A Pew Research study released just two months ago makes quite disturbing reading.
The study has crystallized with facts and figures what all of us have been observing for years.
Apparently, but of course we all knew this already, the share of American adults who have never been married is higher than it has ever been.
In 2012 – and one can surmise that things have not improved in the past 2 years – 1-in-5 adults over the age of 25 (approximately 42 million people!!) have never been married.
In 1960, the same statistic was under 1-in-10.
This worrying trend is the result of a variety of factors. First of all, people are marrying later in life. The average age for women getting married today is 27 years old, while for men it is 29. In addition to this, the number of people who cohabit and have children outside of marriage has increased sharply.
But the harsh reality emanating from the report is this – the western world no longer recognizes marriage as a compulsory aspiration. It is as simple as that.
You may think that this trend is confined to those outside of a religious faith. One would assume that the imperative importance, even urgency, of marriage, and the value of producing a family in the traditional way, is something that is ingrained in everyone born into a religious home.
Unfortunately, this is not the case at all. It is not the case in every faith, and our own co-religionists are not immune to this escalating trend.
Even in the ‘charedi’ community, where marriage is trumpeted as the only valid life choice from the youngest age, the documented number of unmarried girls over the age of 30 is as high as 15-18% in some American cities.
This number is not very far behind the national trend, and should shock us all to our core. Firstly, because the future of Jewish life as we know it is under threat if the normative paradigm of a family unit is in decline, and secondly, because there is clearly a fundamental flaw in our system if we are so vulnerable to the prevalent trends of society at large, particularly such damaging trends.
In the Torah portion of Chayei Sarah we are given front row seats to observe the drama that was the first ever “shidduch”.
Abraham, the concerned father, instructs his trusted aide, Eliezer, to go abroad in pursuit of a suitable match for his son, Isaac. Eliezer embarks on this curious quest, accompanied by a caravan of camels laden with treasures and gifts. The objective was to entice an appropriate bride to return with him to Canaan and marry Isaac – a man she had never met.
It is an extraordinary tale of optimism and Divine guidance, but it seems that the expedition itself was utterly pointless.
With twenty-twenty hindsight we may compliment Abraham and Eliezer for their decision to reject the daughters of Canaan, but that is only because Rebecca turned out to be the perfect wife for Isaac.
But if one disregards the outcome, and simply consider the ridiculous prospect of the plan and the unlikeliness of its success, it seems incredible that Abraham was so utterly inflexible in his refusal to look at local girls.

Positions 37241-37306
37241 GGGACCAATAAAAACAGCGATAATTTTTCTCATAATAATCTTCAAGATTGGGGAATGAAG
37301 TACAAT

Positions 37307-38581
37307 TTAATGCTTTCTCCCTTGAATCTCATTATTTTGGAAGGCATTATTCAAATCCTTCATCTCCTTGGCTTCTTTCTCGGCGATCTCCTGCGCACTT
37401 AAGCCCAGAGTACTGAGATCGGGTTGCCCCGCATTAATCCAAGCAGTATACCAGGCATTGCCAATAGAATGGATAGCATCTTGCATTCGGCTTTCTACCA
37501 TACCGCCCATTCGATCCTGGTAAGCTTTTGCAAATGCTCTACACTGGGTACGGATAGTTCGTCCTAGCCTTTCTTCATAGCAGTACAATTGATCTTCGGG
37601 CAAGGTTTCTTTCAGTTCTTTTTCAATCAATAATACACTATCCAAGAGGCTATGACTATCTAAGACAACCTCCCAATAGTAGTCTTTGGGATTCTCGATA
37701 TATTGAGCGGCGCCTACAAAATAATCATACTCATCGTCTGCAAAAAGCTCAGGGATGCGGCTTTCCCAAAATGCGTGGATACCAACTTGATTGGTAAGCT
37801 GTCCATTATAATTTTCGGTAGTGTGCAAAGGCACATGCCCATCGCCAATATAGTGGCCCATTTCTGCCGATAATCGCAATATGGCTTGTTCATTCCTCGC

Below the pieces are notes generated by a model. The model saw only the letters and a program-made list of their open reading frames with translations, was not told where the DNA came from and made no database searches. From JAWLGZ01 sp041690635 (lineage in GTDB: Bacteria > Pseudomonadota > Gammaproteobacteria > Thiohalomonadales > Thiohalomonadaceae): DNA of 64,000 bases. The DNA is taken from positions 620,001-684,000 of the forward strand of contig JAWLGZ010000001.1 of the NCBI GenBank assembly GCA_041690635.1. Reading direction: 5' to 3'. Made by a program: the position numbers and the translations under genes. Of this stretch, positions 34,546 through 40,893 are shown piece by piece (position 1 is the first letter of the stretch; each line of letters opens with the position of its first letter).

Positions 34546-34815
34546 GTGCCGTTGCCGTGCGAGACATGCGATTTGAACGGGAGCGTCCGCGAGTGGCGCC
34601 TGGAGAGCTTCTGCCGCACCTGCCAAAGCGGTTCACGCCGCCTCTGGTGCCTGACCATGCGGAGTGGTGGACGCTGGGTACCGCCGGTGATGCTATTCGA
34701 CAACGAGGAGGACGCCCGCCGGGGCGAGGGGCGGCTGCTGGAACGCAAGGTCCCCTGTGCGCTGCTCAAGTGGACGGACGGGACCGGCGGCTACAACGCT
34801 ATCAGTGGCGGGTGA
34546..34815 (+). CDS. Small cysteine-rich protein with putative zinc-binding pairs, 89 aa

He tells Eliezer (Gen 24:4): כִּי אֶל אַרְצִי וְאֶל מוֹלַדְתִּי תֵּלֵךְ וְלָקַחְתָּ אִשָּׁה לִבְנִי לְיִצְחָק – ‘the only option is for you to go to my land and to the place of my birth, and there you will find a wife for my son Yitzchak.’
Why was it not possible to find a girl closer to home? Why did the bride have to come from Haran? In fact, if suitability was contingent on pedigree, and Canaanite pedigree was inappropriate – with Bethuel as a father, and Laban as a brother, it hardly seems that Rebecca was perfect wife material either. But if pedigree cannot have been the motivator, what message was Abraham imparting?
The answer is uncomfortable, but self-evident. There is no doubt that Isaac could have married a local Canaanite girl. His bride-to-be could surely have been groomed especially for him, to ensure their mutual suitability. In fact, the Midrash suggests – citing Eliezer’s recorded reluctance to embark on the mission to Haran – that Eliezer was eager for Isaac to marry his own daughter. Indeed, there is no way Eliezer would have seriously considered his daughter as wife material for Isaac had she not been suitable.
But Abraham understood that getting married is not just about suitability, it is also about effort and compromise.
Finding a husband or wife means being willing to make extraordinary efforts to look for that husband or wife.
Finding a husband or wife means leaving your comfort zone and taking the risk to be married, rather than remaining alone.
Right here, in the first recorded story of a match that endured, we have the ingredients that are missing from so many modern attempts to find the right spouse.
Wouldn’t it be wonderful if wives or husbands would drop down from heaven, just when we are ready for them, and without the need to compromise any aspect of ones life in order to marry them?
Wonderful? I think not! It is exactly this fantasy that is destroying marriage in our society. Loving, giving relationships are forged in effort and determination, and in the willingness to forgo one’s own needs or comforts to make them work.
Our society celebrates self-indulgence and personal needs to such an extent, that many people – who truly believe they want to get married – don’t come to the table with a list of what they can give and do for their spouse, but instead they have a list of what they want and need from their spouse.
It is this societal influence that is eroding our Jewish value system, and no amount of Pew studies will resolve it.